Direct burials and cremations
Undertakers that specialize in direct burials and cremations can cost much less than traditional funeral homes. They may provide similar services in less fancy settings. I’ve seen one business post their price for a simple cremation on a billboard on a busy street.
Direct burials or cremations give the family the option to bypass a ceremony altogether. However, please don’t skip doing some sort of ritual to acknowledge the death. Those who have lost a loved one can really benefit from the support of their community, and that’s what funeral rituals are all about.
Local Memorial Societies and The Funeral Consumers Alliance
Local memorial societies are non-profit educational organizations that were first started in the late 1930s, in the midst of the Great Depression. This was a time when funerals were becoming increasingly expensive due to the growing use of embalming and more elaborately manufactured caskets. These organizations are dedicated to protecting a consumer’s right to choose a meaningful, dignified, affordable funeral, and they were instrumental in the growth of cremation as a disposal option.
Now affiliated with the Funeral Consumers Alliance (FCA), memorial societies help increase public awareness of funeral options, including how to care for your own dead without using a funeral home. The FCA has a motto: It always pays to plan ahead. It rarely pays to pay ahead. They offer advice, consumer news, FAQs, information on legal rights, and provide contacts for local memorial societies on their web site: www.Funerals.org.
Federal Trade Commission Information for Consumers
Jessica Mitford’s landmark 1963 book The American Way of Death directed a bright spotlight on U.S. funeral practices, illuminating how mortuaries maximized profits and maneuvered the bereaved into buying an expensive funeral. Her exposé helped change federal law, which is called The Funeral Rule. The Federal Trade Commission (FTC) provides information about consumer rights under the Funeral Rule. It states:
- You have the right to choose only those goods and services you want (with some exceptions) and to pay only for those you select (don’t have to use “packages” of goods and services that may include items you do not want).
- The funeral provider must state this right in writing on the general price list.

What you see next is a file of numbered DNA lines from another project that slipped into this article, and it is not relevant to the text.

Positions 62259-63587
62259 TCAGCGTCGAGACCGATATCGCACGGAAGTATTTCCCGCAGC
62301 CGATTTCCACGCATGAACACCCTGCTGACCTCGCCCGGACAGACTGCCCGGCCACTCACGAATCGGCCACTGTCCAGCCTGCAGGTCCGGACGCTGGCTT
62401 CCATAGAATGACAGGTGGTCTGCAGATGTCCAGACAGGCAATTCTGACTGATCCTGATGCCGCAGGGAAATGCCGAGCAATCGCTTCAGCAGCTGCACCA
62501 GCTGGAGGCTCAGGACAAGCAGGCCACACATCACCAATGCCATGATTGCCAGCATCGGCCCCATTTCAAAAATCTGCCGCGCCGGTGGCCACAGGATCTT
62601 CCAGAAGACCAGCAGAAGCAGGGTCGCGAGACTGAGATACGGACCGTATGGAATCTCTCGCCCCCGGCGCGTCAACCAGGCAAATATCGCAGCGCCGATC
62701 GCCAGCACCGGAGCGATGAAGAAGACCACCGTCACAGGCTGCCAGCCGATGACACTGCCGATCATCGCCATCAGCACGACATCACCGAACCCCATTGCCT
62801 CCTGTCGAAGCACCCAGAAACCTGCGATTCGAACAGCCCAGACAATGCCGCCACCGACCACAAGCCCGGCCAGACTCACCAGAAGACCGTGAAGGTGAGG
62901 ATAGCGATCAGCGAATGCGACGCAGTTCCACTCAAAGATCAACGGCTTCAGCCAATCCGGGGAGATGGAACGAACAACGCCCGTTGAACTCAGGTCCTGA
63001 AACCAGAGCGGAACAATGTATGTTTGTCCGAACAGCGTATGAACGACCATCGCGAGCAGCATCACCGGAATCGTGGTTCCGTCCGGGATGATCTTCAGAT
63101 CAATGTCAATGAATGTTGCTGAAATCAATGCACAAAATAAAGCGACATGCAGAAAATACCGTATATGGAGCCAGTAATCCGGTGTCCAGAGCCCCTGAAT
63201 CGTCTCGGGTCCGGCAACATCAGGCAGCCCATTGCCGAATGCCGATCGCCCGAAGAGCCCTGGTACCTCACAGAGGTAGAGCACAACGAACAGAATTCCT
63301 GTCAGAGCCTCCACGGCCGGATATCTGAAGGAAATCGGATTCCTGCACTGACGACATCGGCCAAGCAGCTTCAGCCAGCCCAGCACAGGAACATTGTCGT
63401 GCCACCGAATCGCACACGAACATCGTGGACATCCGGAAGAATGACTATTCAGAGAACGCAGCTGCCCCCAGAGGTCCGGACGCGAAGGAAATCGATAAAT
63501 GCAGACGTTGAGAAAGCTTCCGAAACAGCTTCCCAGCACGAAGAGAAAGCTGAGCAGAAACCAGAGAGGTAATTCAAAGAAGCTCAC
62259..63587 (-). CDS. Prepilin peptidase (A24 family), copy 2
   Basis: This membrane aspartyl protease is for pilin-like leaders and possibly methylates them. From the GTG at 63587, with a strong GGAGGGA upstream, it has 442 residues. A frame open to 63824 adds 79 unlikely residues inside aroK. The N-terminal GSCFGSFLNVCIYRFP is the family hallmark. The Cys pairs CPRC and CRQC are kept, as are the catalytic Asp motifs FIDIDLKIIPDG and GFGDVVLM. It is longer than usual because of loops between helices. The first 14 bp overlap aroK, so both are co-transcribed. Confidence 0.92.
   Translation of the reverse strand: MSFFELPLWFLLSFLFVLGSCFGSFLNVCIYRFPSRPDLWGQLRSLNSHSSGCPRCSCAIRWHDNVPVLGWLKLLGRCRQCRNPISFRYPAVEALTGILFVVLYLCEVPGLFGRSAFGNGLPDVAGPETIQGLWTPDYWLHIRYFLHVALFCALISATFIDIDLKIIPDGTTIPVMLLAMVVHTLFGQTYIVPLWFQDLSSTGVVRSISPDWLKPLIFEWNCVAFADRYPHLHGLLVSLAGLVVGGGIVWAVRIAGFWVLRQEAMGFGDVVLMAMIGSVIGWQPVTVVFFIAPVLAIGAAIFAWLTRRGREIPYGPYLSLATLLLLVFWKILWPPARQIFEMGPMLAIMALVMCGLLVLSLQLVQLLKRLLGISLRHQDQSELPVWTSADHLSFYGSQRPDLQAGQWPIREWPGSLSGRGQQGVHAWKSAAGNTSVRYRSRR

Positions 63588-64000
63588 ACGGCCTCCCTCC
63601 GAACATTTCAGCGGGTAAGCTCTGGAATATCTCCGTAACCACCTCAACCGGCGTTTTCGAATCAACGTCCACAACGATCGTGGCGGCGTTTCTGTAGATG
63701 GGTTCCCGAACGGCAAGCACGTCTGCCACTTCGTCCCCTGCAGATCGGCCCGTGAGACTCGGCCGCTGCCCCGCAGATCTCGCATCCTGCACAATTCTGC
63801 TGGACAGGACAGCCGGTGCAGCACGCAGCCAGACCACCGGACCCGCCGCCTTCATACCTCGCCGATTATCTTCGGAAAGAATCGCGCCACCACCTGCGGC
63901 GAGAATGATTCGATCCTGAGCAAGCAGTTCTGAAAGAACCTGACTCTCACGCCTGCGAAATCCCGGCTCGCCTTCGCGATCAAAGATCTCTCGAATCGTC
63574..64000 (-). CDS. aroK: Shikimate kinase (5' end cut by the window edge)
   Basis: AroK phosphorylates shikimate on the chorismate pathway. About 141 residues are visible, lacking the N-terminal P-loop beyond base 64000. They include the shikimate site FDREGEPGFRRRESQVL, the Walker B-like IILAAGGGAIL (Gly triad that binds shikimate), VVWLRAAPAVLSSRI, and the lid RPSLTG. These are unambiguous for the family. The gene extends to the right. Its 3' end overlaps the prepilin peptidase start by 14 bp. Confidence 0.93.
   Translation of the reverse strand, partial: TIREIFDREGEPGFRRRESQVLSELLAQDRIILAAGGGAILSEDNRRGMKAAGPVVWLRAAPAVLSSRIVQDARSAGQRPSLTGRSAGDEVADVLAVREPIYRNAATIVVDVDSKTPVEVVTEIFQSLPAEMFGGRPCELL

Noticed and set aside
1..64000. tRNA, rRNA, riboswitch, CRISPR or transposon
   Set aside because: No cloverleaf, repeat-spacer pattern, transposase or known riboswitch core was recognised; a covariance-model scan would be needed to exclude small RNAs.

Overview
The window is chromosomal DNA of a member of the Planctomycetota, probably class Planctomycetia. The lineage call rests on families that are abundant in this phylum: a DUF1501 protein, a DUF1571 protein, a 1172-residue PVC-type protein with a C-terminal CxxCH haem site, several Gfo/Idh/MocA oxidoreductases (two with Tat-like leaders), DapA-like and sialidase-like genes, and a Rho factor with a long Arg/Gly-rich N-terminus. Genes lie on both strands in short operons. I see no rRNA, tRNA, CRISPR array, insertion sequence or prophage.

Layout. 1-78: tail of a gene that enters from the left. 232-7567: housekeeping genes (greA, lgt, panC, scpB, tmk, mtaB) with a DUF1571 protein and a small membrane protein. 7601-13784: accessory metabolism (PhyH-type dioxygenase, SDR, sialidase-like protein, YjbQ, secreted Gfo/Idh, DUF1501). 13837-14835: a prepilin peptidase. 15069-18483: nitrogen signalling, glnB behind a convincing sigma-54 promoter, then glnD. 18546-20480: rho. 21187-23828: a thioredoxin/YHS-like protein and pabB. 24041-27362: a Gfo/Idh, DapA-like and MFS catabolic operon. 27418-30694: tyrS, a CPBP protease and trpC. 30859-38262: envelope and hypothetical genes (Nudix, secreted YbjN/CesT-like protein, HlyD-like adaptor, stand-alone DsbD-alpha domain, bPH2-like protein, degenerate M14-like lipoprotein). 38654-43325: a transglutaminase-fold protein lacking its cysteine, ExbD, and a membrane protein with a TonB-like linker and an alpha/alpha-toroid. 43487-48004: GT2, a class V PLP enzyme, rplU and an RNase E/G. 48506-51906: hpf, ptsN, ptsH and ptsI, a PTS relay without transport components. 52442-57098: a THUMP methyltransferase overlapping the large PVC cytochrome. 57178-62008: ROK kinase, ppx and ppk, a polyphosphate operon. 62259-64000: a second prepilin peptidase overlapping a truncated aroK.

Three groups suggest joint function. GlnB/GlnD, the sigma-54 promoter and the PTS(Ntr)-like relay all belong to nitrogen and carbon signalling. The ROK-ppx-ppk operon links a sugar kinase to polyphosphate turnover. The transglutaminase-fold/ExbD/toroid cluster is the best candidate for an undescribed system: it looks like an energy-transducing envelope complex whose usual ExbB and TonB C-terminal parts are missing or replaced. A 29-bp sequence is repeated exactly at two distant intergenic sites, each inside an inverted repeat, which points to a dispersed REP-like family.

- If state or local law requires you to buy any particular item, the funeral provider must disclose it on the price list, with a reference to the specific law.
- The funeral provider may not refuse, or charge a fee, to handle a casket you bought elsewhere.
- A funeral provider that offers cremations must make alternative containers available.
The FTC offers brochures and Funerals: A Consumer Guide brochure and other detailed information to help consumers make their best choices when planning for a funeral. The FTC’s web site for information regarding The Funeral Rule is: www.ftc.gov/bcp/edu/microsites/funerals/coninfo.htm.
Online Suppliers of Funeral Goods
There’s a mind-boggling array of low-cost funeral suppliers on the Internet, other than Costco.com. There are sites featuring discounted goods and services you didn’t know you needed: funeral programs, prayer cards, crucifixes, keepsake items, eco-friendly burial, pet memorialization, roadside memorial markers, etc. As always, comparison shop before you buy, and don’t always assume something you find online will be cheaper than something you can buy locally.
Reducing reception costs
The costs for a reception following the funeral or memorial service can add up, depending on what the family chooses to do. Going to a restaurant makes it easy, letting others do the serving and cleaning up, but then there is the bill to pay at the end. Holding a gathering at the home, you can serve food that has been thoughtfully provided by concerned friends and neighbors.
You can request of those who ask what they can do to help to provide specific food or drink for afterward. For example, at one memorial service I coordinated, held at a church on a Saturday afternoon, we held a reception in the social hall that featured cookies provided by attendees. The out-of-pocket expense for the reception was minimal, yet the gathering afterward provided ample time for all to speak about the deceased and comfort the bereaved.